Evidence is increasing for involvement of the endocannabinoid system in cognitive functions including attention and executive function, as well as in psychiatric disorders characterized by cognitive deficits, such as schizophrenia. Executive function appears to be associated with both modulation of active networks and inhibition of activity in the default mode network. In the present study, we examined the role of the endocannabinoid system in executive function, focusing on both the associated brain network and the default mode network. A pharmacological functional magnetic resonance imaging (fMRI) study was conducted with a placebo-controlled, cross-over design, investigating effects of the endocannabinoid agonist ¿9-tetrahydrocannabinol (THC) on executive function in 20 healthy volunteers, using a continuous performance task with identical pairs. Task performance was impaired after THC administration, reflected in both an increase in false alarms and a reduction in detected targets. This was associated with reduced deactivation in a set of brain regions linked to the default mode network, including posterior cingulate cortex and angular gyrus. Less deactivation was significantly correlated with lower performance after THC. Regions that were activated by the continuous performance task, notably bilateral prefrontal and parietal cortex, did not show effects of THC. These findings suggest an important role for the endocannabinoid system in both default mode modulation and executive function. This may be relevant for psychiatric disorders associated with executive function deficits, such as schizophrenia and ADHD
Tentative Evidence for Striatal Hyperactivity in Adolescent Cannabis-Using Boys: A Cross-Sectional Multicenter fMRI Study
Jager, G. ; Block, R.I. ; Luijten, M. ; Ramsey, N.F. - \ 2013
Journal of Psychoactive Drugs 45 (2013)2. - ISSN 0279-1072 - p. 156 - 167.
brain-development - reward circuitry - activation - responsivity - anticipation - behavior - nucleus
Adolescents' risk-taking behavior has been linked to a maturational imbalance between reward (“go”) and inhibitory-control (“stop”)-related brain circuitry. This may drive adolescent drug-taking, such as cannabis use. In this study, we assessed the non-acute effects of adolescent cannabis use on reward-related brain function. We performed a two-site (United States and Netherlands; pooled data) functional magnetic resonance imaging (fMRI) study with a cross-sectional design. Twenty-one abstinent but frequent cannabis-using boys were compared with 24 non-using peers on reward-related brain function, using a monetary incentive delay task with fMRI. Focus was on anticipatory and response stages of reward and brain areas critically involved in reward processing like the striatum. Performance in users was normal. Region-of-interest analysis indicated striatal hyperactivity during anticipatory stages of reward in users. Intriguingly, this effect was most pronounced during non-rewarding events. Striatal hyperactivity in adolescent cannabis users may signify an overly sensitive motivational brain circuitry. Frequent cannabis use during adolescence may induce diminished ability to disengage the motivational circuit when no reward can be obtained. This could strengthen the search for reinforcements like drugs of abuse, even when facing the negative (non-rewarding) consequences.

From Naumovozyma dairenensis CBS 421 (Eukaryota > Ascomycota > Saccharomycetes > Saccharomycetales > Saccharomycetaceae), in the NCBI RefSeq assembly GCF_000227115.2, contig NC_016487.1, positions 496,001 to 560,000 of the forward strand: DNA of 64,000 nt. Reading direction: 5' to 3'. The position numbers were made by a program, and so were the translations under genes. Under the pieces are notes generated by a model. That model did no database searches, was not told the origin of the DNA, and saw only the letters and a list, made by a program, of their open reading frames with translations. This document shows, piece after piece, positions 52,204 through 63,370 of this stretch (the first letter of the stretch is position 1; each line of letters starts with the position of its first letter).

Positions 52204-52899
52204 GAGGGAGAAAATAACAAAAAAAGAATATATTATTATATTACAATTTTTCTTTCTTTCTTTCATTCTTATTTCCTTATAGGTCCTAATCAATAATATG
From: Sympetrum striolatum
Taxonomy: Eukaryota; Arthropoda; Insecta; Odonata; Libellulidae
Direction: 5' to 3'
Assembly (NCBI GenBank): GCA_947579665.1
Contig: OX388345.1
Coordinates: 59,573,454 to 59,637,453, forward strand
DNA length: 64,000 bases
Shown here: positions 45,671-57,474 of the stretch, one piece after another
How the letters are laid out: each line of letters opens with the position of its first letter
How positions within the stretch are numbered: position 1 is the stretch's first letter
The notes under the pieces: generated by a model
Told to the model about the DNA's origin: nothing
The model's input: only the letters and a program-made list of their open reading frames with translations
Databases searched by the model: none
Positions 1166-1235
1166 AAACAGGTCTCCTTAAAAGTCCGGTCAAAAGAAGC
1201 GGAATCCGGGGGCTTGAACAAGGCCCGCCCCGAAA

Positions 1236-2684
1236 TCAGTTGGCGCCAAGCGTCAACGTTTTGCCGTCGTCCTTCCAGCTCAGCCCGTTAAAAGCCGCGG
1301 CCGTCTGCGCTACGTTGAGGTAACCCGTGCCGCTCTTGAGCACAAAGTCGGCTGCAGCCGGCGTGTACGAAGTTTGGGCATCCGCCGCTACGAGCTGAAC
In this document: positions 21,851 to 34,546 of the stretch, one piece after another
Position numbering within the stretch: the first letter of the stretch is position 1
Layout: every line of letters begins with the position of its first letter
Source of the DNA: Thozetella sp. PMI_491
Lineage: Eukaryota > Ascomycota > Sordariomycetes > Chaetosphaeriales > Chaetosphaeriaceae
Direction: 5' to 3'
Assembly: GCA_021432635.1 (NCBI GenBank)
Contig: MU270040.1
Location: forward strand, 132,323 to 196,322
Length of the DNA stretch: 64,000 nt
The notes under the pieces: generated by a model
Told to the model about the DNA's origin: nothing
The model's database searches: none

THC reduces the anticipatory nucleus accumbens response to reward in subjects with a nicotine addiction
Jansma, J.M. ; Hell, H.H. van; Vanderschuren, L.J.M.J. ; Bossong, M.G. ; Jager, G. ; Kahn, R.S. ; Ramsey, N.F. - \ 2013
Translational Psychiatry 3 (2013). - ISSN 2158-3188 - 10 p.
endogenous cannabinoid anandamide - increasing monetary reward - endocannabinoid system - drug-addiction - cb1 receptors - brain - dependence - rats - inhibition - humans